So, obviously I did not make it back to Make’n’Tell last month. I still haven’t finished that sweater, though the end is finally in sight (and it turns out the deadline was May 12, not April, so at least I didn’t actually miss the deadline). I’ve been sick with allergies and busy doing lots of stuff with family (both the one I live with and my derby one), so I haven’t been making much, or at least not making new stuff.
Although, now that I think about it, I did cook quite a bit, and I really should have blogged that. One of the things I cooked(baked) was these delicious oat-nut bars — I love them for breakfast, and used to make them all the time, but I ran out of coconut oil and never restocked. But a member of my derby family recently was hospitalized with bacterial meningitis, and we wanted to show her some love at our last bout by baking some treats in her honor. I picked these because they remind me of her: Sweet, full of goodness and energy, a little nutty, and totally awesome!
I originally found this recipe on Half Baked Harvest, and modified it just a tad (mostly by adding the nuts).
Sweet Nutty Goodbars
A quick energy boost in every bite of these delicious bars.
In a large bowl, mix oatmeal, flour, sugar, baking soda, salt, oil, eggs, and vanilla
Beat until dough holds together -- it will be somewhat oily
Stir in chocolate and nuts
Turn batter into pan, smoothing and evening
Bake at 350° for 25-30 minutes, until top is no longer shiny
Do not overbake
Allow bars to cool in pan, then lift out and continue cooling on rack
Slice in to 1 1/2" squares
* I have made this with different flour ratios depending on what I have on hand and it comes out just fine.
** You may sub another oil or combination of oils -- I sometimes do a few tablespoons of flax seed.
*** Use whatever chocolate you like. The batch shown has all of the leftover chocolate chips I had -- semi-sweet, dark, bittersweet, even a few minis and some white!
**** Y'all, my baking life has completely changed since I started lining things with parchment paper. If you prefer to butter or spray your pan, you do you. But I'll be over here stuffing my face full of these delicious bars while you're washing that pan.
Ever since Kit discovered he’s wildly gluten intolerant, I’ve been trying to recreate his favorite foods. The thing he always requested the most before he went all freeky* were my chocolate chip cookies.
The first thing I tried was just throwing in some gluten free all purpose flour mix. It turns out one of the flours used in most GF AP flour blends is tapioca…which makes my throat start to close up. So that’s no good. Also, the texture wasn’t great. Then I played around with a bunch of other combinations and found a mix of rice flours and oat flour that made a decent tasting but very crumbly cookie.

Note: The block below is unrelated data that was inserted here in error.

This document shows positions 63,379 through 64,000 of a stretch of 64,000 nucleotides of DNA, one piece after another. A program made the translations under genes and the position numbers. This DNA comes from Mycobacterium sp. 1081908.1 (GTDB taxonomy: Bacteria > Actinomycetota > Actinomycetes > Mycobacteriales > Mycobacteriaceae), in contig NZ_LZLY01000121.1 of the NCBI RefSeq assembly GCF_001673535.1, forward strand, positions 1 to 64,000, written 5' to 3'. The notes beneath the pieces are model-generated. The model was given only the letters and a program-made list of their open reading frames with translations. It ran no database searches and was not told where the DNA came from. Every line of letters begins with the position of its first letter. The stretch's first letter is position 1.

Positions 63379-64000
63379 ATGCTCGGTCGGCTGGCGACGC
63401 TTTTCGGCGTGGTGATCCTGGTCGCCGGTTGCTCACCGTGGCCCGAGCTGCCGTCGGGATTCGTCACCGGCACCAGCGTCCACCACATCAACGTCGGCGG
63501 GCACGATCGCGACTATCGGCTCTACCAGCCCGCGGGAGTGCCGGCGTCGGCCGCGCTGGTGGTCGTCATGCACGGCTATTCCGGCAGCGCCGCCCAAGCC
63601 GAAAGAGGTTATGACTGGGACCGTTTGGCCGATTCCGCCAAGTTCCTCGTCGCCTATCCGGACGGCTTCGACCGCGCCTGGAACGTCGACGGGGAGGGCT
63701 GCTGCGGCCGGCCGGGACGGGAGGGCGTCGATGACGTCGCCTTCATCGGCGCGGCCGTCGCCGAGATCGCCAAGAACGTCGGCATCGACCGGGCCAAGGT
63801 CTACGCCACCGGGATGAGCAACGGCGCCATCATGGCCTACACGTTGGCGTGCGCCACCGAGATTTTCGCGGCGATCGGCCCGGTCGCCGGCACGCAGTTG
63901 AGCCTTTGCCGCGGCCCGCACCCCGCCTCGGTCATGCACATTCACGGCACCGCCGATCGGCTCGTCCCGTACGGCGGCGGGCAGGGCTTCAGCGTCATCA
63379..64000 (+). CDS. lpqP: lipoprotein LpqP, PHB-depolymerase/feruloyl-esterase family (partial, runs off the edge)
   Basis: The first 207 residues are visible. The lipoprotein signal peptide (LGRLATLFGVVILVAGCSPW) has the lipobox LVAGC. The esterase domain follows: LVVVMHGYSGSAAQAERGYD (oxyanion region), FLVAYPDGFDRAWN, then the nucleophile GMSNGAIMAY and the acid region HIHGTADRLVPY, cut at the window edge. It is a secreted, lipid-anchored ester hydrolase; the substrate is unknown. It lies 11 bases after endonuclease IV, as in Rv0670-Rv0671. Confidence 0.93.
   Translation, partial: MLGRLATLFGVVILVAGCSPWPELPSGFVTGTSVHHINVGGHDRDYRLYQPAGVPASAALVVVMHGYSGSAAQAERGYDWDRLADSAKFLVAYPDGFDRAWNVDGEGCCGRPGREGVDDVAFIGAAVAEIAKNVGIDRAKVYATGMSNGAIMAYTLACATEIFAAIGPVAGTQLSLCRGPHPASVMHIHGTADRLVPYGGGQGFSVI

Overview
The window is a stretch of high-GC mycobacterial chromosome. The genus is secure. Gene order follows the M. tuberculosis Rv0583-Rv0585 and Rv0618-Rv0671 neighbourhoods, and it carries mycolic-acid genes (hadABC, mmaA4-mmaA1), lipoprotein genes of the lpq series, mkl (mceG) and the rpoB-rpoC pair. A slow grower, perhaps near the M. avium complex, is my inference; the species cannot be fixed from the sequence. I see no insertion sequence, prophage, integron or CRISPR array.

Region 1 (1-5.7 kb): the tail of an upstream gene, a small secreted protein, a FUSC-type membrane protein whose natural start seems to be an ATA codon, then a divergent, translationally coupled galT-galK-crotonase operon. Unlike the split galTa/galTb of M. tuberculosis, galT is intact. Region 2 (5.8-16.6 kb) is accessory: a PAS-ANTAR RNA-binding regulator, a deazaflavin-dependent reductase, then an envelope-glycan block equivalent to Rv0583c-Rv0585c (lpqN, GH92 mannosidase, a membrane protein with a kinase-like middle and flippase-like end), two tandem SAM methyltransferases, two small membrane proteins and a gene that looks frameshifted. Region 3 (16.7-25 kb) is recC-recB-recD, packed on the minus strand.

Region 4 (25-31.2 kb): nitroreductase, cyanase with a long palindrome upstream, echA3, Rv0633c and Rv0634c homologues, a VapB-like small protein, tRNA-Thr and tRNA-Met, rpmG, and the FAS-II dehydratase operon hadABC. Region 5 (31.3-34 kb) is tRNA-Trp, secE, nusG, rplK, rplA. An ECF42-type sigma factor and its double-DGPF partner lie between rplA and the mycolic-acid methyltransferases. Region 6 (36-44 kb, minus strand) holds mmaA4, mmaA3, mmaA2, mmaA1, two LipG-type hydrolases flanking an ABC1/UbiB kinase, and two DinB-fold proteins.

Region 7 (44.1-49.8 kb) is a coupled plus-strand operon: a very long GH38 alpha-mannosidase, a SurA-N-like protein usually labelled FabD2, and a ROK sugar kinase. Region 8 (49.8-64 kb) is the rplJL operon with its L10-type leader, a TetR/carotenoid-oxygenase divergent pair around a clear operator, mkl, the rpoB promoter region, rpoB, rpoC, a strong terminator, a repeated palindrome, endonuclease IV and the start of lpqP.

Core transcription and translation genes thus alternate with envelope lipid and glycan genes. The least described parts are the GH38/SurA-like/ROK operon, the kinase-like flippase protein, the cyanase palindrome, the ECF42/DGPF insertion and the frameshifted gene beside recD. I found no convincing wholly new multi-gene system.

For Father’s Day last year, we got him a bunch of gluten free cookbooks, including one that had amaranth flour in just about every recipe for doughy things. It was also the only GF source I’d seen that didn’t recommend xanthan gum for everything chewy. (If you don’t know what xanthan gum actually is, go have a look. I’ll wait. Gross, right? Oh and bonus, if you’re sensitive to xanthan gum, which isn’t uncommon, it gives you the same symptoms as being glutened.) The only drawback to amaranth flour is that it tastes like dirt. Literal dirt from the ground. If you’ve ever had to clean something very, very dusty and gotten that taste in your mouth, that’s the taste of amaranth.
So I played a little more. Coconut flour was promising, but does have a strong coconut flavor. I happen to like coconut, but it’s not the flavor profile I was going for. I went back to the oat, which was nice, but you could still taste the amaranth under it. I added a little coconut back in, and bingo! Good taste, good chew, good cookie.
I was, frankly, shocked the first time I bit into one of these. It’s not a good gluten free cookie. It’s a good cookie, that happens to be gluten free. I am super proud of these. I hope you enjoy them as much as we do.
*Being gluten free sucks pretty hard. In an effort to lighten it up, we started calling it being a gluten freek. It turns out we are not the only clever ones — there are several blogs who use the term, and even a couple of gluten free beers.
Add half of each flour, the baking soda, and the salt, mixing until fully incorporated. (If you prefer to do this more traditionally, you can mix together all of the dry ingredients in a separate bowl and then add that mix half at a time. I just prefer not to dirty another bowl, because I am lazy and I haven't noticed it makes any difference at all in the final product.)
Add the rest of the flours and mix thoroughly.
Fold chocolate chips into dough, distributing as evenly as possible. (I like to use a wooden spoon for this, but whatever works is fine.)
Scoop dough onto lined cookie sheet in teaspoonfuls. (You can use one of those fancy cookie scooper things if that's your bag, but I just use a regular kitchen spoon.)
Bake for 11-13 minutes, until slightly brown and no longer wet looking on top.
Let cool on sheet for 2 minutes.
Transfer to cooling rack.
* Some people who have celiac cannot tolerate oats, even those labeled gluten free. If that is the case for you or your freek, I recommend using 1/2 cup of brown rice flour and a 1/2 cup of buckwheat flour in place of the oat flour.